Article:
A corporation in Germany consists of the active students, who study any academic subject at a German university, and the already graduated Alte Herren (Old Boys) that have once been active in the corporation. The active students usually reside in the corporation house, some kind of small dorm for the members of the corporation. One of the many benefits of joining a corporation is the especially low pricing of the often noble rooms. Some argue that corporations actively try to get new members through these low-priced rooms which they then socialize to their traditions.
The corporation is mostly financed by the Alte Herren, which also take care of the students' career -- they help them in their subjects of study and in other areas of life, up to organizing good jobs and possibilities for the younger students. This networking is also seen as problematic by other students and most student unions. In turn, the active students when becoming Alte Herren finance and help the then-actives.
Corporations are organized in convents; for example there is the Weinheimer Seniorenconvent, the Coburger Convent, the Verband der Vereine Deutscher Studenten or the Kösener Senioren-Convents-Verband.
Most of the current corporations originate in the early 19th century, as does their tradition. This includes ideals of freedom, democracy and tolerance as well as a tendency towards nationalism. Beer, commercium songs and academic fencing also play a big role in many corporations. One prominent item in corporations' tradition is the Wartburg festival in 1817 (see Vormärz era).
One part of the tradition is the academic fencing, which is a ritualized duel, but without the possibility for anyone to win. Unlike earlier times nowadays the chance of injury is very small. The fencing is seen as a ritual of fighting for the corporation and for their ideals.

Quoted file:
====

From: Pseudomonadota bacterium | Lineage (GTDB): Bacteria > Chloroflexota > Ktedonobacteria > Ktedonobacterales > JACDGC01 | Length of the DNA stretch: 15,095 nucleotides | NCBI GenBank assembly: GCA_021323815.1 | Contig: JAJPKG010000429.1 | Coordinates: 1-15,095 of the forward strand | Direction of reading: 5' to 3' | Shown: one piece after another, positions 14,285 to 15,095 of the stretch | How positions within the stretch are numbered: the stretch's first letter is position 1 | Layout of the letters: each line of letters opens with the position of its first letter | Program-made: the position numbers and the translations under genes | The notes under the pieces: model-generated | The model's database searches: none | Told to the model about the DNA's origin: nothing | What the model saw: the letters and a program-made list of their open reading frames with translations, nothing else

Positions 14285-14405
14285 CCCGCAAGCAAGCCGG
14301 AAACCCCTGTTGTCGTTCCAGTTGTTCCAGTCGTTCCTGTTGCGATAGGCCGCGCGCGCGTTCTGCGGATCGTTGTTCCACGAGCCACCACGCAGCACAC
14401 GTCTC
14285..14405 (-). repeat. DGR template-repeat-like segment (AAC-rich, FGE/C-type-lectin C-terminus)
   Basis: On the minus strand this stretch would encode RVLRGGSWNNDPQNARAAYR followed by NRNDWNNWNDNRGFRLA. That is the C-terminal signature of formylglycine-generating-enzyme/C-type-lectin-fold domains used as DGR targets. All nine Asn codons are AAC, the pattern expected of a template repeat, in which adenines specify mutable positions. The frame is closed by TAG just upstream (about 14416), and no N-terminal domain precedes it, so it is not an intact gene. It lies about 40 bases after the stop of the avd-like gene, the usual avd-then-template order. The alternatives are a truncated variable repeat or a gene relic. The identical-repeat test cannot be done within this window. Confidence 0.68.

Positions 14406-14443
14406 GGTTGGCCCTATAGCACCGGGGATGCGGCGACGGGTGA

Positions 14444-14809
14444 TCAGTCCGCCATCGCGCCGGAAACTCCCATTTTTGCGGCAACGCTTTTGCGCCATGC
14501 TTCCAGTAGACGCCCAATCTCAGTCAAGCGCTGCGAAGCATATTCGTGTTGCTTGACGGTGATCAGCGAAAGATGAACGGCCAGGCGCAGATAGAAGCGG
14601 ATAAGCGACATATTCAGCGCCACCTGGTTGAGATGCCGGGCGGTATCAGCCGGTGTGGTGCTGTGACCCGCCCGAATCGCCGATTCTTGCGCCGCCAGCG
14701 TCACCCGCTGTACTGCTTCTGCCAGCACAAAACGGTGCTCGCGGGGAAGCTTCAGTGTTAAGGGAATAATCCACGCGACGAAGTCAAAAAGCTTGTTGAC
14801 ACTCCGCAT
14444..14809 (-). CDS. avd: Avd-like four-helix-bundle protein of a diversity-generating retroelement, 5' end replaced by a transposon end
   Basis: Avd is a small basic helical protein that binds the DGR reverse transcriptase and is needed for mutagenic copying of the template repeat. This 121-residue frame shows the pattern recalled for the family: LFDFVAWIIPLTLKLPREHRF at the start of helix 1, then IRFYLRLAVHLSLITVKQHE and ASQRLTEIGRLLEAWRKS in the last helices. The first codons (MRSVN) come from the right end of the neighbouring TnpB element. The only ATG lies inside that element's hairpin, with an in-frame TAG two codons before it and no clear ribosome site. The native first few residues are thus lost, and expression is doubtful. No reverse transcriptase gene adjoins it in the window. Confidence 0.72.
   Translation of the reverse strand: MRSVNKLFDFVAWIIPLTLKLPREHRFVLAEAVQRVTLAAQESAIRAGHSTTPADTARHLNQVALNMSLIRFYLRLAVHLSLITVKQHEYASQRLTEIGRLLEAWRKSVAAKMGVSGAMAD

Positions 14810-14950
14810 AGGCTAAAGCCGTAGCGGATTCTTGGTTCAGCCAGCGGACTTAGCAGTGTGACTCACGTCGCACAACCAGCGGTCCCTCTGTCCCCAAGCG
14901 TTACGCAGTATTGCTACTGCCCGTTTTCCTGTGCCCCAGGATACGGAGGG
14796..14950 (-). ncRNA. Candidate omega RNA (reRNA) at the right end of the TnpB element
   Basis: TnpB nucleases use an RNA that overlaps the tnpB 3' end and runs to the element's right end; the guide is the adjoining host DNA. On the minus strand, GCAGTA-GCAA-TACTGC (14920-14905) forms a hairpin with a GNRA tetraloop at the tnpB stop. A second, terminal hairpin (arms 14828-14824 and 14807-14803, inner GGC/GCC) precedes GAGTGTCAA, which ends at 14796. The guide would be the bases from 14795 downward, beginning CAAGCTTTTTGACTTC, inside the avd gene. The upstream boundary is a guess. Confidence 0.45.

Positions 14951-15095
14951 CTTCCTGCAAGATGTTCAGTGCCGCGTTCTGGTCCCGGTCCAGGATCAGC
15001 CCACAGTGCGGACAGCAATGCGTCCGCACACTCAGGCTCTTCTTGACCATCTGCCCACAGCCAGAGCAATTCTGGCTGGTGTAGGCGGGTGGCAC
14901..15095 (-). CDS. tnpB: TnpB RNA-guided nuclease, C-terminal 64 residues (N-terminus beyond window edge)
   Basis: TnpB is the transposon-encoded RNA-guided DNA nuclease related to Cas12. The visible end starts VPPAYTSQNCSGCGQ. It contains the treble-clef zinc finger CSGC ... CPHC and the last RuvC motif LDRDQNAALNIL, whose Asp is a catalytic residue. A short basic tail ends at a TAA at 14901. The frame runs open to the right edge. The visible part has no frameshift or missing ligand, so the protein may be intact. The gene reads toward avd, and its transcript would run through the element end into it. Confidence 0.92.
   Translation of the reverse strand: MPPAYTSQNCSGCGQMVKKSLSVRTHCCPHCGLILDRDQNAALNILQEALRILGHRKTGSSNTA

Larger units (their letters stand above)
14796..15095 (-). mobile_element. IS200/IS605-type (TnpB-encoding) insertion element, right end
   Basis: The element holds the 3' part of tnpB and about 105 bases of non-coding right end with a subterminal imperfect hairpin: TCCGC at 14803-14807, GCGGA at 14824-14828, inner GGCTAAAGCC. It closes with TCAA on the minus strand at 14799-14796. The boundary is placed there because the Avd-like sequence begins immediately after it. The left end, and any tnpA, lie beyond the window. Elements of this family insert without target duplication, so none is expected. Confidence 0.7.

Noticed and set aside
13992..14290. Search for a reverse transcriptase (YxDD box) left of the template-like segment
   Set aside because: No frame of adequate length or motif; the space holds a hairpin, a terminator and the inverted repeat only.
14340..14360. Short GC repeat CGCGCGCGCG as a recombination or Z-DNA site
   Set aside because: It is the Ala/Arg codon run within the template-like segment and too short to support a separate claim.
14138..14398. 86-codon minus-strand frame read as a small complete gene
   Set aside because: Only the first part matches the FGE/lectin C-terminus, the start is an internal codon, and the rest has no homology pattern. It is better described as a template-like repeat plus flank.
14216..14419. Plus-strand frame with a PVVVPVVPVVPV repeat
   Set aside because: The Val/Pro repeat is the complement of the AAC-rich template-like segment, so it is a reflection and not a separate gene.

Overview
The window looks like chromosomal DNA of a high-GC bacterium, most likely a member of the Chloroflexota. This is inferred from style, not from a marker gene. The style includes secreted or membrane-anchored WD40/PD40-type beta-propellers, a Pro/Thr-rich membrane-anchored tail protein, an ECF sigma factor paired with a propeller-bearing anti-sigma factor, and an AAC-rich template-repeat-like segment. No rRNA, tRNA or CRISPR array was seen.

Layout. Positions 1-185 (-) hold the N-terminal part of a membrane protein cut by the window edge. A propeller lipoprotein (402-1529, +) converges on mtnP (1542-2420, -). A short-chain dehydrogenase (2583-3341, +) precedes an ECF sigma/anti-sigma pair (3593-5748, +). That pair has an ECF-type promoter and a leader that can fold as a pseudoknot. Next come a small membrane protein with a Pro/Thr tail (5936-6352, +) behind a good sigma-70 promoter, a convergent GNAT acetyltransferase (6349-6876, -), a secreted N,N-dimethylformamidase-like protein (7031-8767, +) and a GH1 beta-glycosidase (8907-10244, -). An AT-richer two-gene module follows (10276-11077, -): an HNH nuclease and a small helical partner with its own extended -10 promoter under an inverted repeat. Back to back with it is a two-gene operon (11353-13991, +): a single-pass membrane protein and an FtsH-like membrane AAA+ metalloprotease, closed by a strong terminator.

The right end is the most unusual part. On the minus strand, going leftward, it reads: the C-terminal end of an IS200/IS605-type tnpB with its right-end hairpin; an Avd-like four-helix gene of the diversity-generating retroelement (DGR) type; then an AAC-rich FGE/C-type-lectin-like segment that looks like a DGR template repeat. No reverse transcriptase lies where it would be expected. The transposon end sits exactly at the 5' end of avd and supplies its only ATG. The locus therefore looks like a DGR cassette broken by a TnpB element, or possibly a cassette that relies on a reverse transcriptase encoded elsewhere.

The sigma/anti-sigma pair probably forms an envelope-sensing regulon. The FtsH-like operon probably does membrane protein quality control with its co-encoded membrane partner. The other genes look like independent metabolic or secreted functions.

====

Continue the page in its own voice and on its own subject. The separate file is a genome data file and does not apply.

The traditional clothes corporation members wear are seldom seen today at universities.
Are corporations racist, nationalist, chauvinist?
Most of the corporations consist of men only, there are some corporations which consist of women only, but there are almost no mixed-gender corporations. Some of the traditional orientations as well as misbehaviour of at least some of the corporations regularly leads to prejudices about them being right-wing and chauvinist. At least some of the corporations see themselves as liberal and tolerant, whereas others are described rightly as deutschtümelnd (nationalistic). The more liberal corporations allow members with any skin colour, nationality and religion. Others are very choosy. Burschenschaften in contrast to Corps and Landsmannschaften and Turnerschaften, often restrict membership to people from German heritage. Connections between specific Burschenschaften and right-wing organisations are a constant issue for many student unions and anti-fascist organisations in Germany.